Seven Similes (podcast)

download

The Buddha was a master of imagery. Here are some of his most vivid.

Once the Buddha was teaching to the layman Potaliya. He said to him, “Imagine a weak, hungry dog once came across a slaughterhouse. And the butcher threw him some bones that were thoroughly scraped clean of flesh but covered with blood. Would that dog be able to satisfy his hunger with those bones?”

Potaliya replied, “No”

“Why is that?”

“Because there is no flesh on the bone. The dog would only get tired and frustrated.”

“Well, Potaliya, having desire for pleasures of the senses is like desiring those bones. In the end they will only get you tired and frustrated. You will be worse off in the end. If you can truly see this with wisdom, you will avoid the false satisfaction that comes from fleeting pleasures. Instead, you will find the satisfaction of oneness, when desire for fleeting pleasures fade without a trace.

“Now imagine a vulture grabbed a chunk of flesh and took off with it. Then a group of other vultures began to tear at it with their beaks and claws. If that vulture refused to quickly drop that chunk of flesh, would he be injured or even killed?”

Potaliya replied, “Yes”

“Well, Potaliya, having desire for pleasures of the senses is like desiring that chunk of flesh. If you can truly see this with wisdom, you will avoid the false satisfaction that comes from fleeting pleasures. Instead, you will find the satisfaction of oneness, when desire for fleeting pleasures fade without a trace.

“Now imagine a man was carrying a rough torch made of straw when suddenly the wind whipped up. If he refused to quickly drop that torch, would he burn his hand or arm, be injured, or even killed?”

Potaliya replied, “Yes”

“Well, Potaliya, having desire for pleasures of the senses is like that rough straw torch. If you can truly see this with wisdom, you will avoid the false satisfaction that comes from fleeting pleasures. Instead, you will find the satisfaction of oneness, when desire for fleeting pleasures fade without a trace.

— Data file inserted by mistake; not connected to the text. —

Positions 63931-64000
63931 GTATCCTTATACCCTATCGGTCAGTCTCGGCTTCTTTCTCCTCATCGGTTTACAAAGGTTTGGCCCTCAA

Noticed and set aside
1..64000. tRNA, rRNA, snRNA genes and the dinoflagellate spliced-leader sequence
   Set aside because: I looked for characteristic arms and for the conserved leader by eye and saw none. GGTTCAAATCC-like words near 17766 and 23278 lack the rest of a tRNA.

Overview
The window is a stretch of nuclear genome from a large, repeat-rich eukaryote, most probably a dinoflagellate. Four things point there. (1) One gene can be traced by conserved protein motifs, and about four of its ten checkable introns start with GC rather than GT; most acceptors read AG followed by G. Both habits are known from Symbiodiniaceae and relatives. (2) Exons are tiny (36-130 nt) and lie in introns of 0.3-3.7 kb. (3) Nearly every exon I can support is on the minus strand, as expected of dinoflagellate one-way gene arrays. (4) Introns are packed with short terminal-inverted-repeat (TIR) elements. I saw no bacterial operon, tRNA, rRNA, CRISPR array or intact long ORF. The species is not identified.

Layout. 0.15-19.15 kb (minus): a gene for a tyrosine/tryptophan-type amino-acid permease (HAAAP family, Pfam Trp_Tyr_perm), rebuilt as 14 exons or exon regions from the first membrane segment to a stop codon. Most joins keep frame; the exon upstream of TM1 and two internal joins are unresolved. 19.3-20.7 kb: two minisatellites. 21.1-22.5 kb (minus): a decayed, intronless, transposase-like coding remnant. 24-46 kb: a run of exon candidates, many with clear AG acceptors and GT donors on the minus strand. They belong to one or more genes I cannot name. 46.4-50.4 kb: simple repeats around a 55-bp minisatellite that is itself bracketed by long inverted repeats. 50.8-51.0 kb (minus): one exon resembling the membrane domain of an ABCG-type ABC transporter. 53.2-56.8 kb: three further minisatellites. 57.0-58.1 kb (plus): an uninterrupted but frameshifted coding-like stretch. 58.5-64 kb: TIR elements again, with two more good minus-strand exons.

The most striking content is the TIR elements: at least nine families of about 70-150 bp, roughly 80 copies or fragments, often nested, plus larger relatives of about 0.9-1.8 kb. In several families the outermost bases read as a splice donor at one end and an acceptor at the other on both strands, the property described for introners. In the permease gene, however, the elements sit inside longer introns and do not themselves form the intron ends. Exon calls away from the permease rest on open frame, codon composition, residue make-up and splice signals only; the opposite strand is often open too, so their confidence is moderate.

“Now imagine a deep pit full of glowing hot charcoal. An ordinary man comes along, and two strong men grab him and drag him toward this pit. Wouldn’t he writhe and struggle?”

Potaliya replied, “Yes”

“Why is that?”

“Because he realizes that if he is thrown into the pit he would have a horrible death.”

“Well, Potaliya, having desire for pleasures of the senses is like that pit. If you can truly see this with wisdom, you will avoid the false satisfaction that comes from fleeting pleasures. Instead, you will find the satisfaction of oneness, when desire for fleeting pleasures fade without a trace.

“Now imagine having a dream of beautiful parks, woods, and lakes. But when you wake up, there is nothing. Well, Potaliya, having desire for pleasures of the senses is like that lost dream. If you can truly see this with wisdom, you will avoid the false satisfaction that comes from fleeting pleasures. Instead, you will find the satisfaction of oneness, when desire for fleeting pleasures fade without a trace.

“Now imagine someone riding around in the city center in a borrowed carriage wearing borrowed jewelry. Everyone would see him and say, ‘They are so rich! Look at that beautiful carriage and jewelry!’ But the real owners could see them at any time and take back what is theirs. Could he object?”

Potaliya replied, “No”

“Why is that?”

“Because the owners are just taking back what is theirs.”

“Well, Potaliya, having desire for pleasures of the senses is like those borrowed things. If you can truly see this with wisdom, you will avoid the false satisfaction that comes from fleeting pleasures. Instead, you will find the satisfaction of oneness, when desire for fleeting pleasures fade without a trace.

“Now imagine that in a forest near a village there was a tree full of delicious fruit. Along comes a man, sees this fruit, but realizes that none has yet fallen. So he climbs the tree and begins to eat the fruit and fill his pockets full of fruit.

“While he eats, a second man comes along and sees the tree. This many thinks, ‘Hm, no fruit has fallen from this tree. I think I’ll just take an axe and chop it down to get to the fruit.’

“Now, if the first man doesn’t quickly climb down the tree, will be be injured or even killed?”

Potaliya replied, “Yes”

“Well, Potaliya, having desire for pleasures of the senses is like desiring that fruit. If you can truly see this with wisdom, you will avoid the false satisfaction that comes from fleeting pleasures. Instead, you will find the satisfaction of oneness, when desire for fleeting pleasures fade without a trace.

-Potaliya Sutta MN 54 (M i 359)

Advertisements

Leave a Reply

Fill in your details below or click an icon to log in:

WordPress.com Logo

You are commenting using your WordPress.com account. Log Out / Change )

Twitter picture

You are commenting using your Twitter account. Log Out / Change )

Facebook photo

You are commenting using your Facebook account. Log Out / Change )

Google+ photo

You are commenting using your Google+ account. Log Out / Change )

Connecting to %s